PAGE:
about the author

Jessica Cogar is a master’s student at Ohio University, where she teaches first-year composition. Her work is featured in Switchback, Unbroken, small po[r]tions, and elsewhere and is forthcoming in the Santa Ana River Review.

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Three Poems 

Jessica Cogar


Perhaps, like a jungle bat, she was born into the hollowness of a bamboo stem, as a note no larger than a paperclip. But it is hard for me to imagine her this way, folded and content. The woman sits, taps her fingernails against the dashboard. And the woman read all the letters, promised gentleness, soft light. And the woman misunderstands me, but I climb inside her empty glass anyway, murmuring, “that’s not what I meant.” She lies back, looks into the light and then me. “Tell me more,” she says. The sun is a summer star that cannot be buried. It can be carried long distances. Its light can be swallowed. She asks to where, by whom. The air is acting like water, turning my breath against me. “Toward the horizon, by the wolf’s jaws.” The answer seems to satisfy her, but I know better. She rises from the passenger seat, checks the status of her lipstick against a dimming, shadowless light.

The Giving of Violets

In the chemistry of the dawn, the shadow of the orchard welcomes me with a fast, blue love—a visitor with an open jacket. She pinches salt into the well and listens, unsatisfied. Because what does not reflect light renders itself invisible, what fights the impulse to end the listener remains unseen—or was never there, at all.

A wreath fashioned from uprooted violets is given with instructions. To thin the numbers, find the plume. To respond, make song with throat, with needle. The woven petals against her skin become as vivid as bandages. She strikes a match against her wrist and brings the flame to her lips. The air around her rings for me, but she is no door.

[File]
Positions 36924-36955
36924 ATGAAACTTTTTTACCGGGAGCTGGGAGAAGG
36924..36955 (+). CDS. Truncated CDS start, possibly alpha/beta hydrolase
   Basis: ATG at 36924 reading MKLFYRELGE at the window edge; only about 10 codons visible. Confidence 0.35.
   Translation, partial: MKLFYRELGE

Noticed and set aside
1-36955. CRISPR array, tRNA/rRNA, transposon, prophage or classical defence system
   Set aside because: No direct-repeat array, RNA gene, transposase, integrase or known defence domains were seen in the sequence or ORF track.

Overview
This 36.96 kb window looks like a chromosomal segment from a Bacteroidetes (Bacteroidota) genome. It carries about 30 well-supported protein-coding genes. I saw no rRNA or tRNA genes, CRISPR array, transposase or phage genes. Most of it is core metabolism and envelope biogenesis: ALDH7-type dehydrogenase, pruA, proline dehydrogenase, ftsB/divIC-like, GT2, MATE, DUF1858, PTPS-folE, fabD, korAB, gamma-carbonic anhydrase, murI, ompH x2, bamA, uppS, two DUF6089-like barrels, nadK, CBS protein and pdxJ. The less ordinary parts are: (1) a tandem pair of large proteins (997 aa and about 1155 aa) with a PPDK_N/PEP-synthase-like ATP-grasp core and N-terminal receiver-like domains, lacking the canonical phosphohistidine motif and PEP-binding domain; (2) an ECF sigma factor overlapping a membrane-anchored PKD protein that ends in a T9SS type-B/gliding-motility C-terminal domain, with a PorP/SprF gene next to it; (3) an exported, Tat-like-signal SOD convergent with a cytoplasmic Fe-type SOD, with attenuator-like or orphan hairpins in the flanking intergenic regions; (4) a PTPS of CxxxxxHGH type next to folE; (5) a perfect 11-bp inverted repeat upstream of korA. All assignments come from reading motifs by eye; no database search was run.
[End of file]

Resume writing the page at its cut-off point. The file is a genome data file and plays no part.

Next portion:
The Silent Woman

The language of the birds came without titles. It came without signifier, without value, without abandon. Inflection rose from the bottom of a white cup, from two throats at once. This memory is an echo that sings alone, asks me the difference between rip current and undertow. My tongue finds the answer on woman’s jawline—then loses it. I am drawn by my hair through a dauntless and resolute door in the sun.

On the other side, a bird sits in the crook of a tree branch and repeats its own name. I smash ripe figs into the concrete wall, and I ask the bird who let us turn nouns into verbs and further, who showed us how fragile it all is? A request of no one in particular: will you read this? A turn of the wrist towards the soiled wall—to direct the eye. I am a master at sleight of hand but a novice in speech—my mouth aches as a bird’s aches for the honey of a spring thaw.

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